Some people love brussels sprouts; others avoid them altogether. But these little nutrition-packed, low-calorie, green bundles have been a part of the human diet since Roman times. Some cooks say they dislike that people have for brussels sprouts is due to the cooking method. Traditionally, people boiled them until they were squishy and tasteless. Instead, try roasting, sauteing, frying, steaming, pan-searing, or braising them for a delicious side dish, a mouth-watering appetizer, or a tasty main attraction.


1. Choosing Brussels Sprouts

Brussels sprouts grow on a long stem. The buds are the edible part of the plant. In most cases, they are removed from their inedible stems before they reach the supermarket. This cold-weather vegetable requires a longer growing season than many other vegetables. Its season runs from late-September through February, but they shouldn’t be picked until after the first frost.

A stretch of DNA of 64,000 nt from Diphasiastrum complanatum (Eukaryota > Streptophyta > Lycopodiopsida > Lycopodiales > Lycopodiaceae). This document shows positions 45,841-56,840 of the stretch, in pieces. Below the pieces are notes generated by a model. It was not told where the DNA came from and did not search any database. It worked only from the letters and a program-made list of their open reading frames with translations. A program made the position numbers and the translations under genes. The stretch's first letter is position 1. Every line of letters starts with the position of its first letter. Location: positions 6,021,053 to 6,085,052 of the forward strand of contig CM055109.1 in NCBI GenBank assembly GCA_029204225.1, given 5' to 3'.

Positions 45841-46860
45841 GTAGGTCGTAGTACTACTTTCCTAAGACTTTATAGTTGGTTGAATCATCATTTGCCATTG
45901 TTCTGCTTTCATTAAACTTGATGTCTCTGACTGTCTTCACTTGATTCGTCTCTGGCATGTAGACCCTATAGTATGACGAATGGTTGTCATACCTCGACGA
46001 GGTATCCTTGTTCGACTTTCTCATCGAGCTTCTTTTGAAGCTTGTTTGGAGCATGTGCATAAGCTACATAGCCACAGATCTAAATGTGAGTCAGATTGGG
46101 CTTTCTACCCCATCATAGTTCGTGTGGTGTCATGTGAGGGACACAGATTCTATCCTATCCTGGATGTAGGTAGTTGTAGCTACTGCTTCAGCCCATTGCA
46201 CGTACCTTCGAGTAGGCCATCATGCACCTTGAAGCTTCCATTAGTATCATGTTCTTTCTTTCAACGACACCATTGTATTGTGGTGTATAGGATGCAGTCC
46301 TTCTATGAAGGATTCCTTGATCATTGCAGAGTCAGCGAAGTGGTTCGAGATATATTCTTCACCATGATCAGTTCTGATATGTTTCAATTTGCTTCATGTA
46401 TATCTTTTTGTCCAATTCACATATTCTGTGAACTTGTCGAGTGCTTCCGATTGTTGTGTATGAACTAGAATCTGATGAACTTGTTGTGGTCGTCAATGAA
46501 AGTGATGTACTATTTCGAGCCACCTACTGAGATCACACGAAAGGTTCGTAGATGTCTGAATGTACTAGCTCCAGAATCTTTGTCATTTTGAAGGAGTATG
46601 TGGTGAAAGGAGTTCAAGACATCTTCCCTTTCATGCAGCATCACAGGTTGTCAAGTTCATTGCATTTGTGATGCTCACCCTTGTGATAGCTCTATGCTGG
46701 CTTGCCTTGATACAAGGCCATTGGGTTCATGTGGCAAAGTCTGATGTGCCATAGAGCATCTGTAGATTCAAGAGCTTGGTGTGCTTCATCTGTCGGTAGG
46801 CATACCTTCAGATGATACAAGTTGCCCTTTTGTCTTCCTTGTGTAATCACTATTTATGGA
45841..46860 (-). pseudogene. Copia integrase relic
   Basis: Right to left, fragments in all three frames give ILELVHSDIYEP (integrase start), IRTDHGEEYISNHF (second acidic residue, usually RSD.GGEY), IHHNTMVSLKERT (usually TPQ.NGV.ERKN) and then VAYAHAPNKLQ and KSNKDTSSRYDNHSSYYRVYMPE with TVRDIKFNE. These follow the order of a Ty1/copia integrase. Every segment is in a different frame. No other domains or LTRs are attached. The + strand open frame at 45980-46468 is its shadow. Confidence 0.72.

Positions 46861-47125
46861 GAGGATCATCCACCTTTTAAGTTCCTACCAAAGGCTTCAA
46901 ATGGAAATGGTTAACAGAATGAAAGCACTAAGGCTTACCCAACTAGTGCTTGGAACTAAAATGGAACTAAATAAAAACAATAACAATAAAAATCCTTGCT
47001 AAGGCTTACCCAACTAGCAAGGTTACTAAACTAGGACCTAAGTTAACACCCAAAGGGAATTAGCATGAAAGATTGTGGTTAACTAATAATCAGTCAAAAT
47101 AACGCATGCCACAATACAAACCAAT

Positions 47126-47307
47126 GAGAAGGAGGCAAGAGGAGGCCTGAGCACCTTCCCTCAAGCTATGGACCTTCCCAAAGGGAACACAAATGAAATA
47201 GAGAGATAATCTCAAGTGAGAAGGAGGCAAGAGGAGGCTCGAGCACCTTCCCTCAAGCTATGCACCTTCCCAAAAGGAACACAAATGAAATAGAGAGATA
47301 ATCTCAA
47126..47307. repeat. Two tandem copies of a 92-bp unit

• Check for a healthy green color, and avoid buds with any yellowing leaves.
  • Choose only those that are firm and hard when you squeeze them.
  • Choose equally sized buds that are one to two inches in diameter. The larger sprouts are more cabbage-like in flavor. The smaller ones are sweeter.
  • Each pound-and-a-half of buds makes a good side dish amount for four to six people.
buds brussels sprouts fcafotodigital / Getty Images


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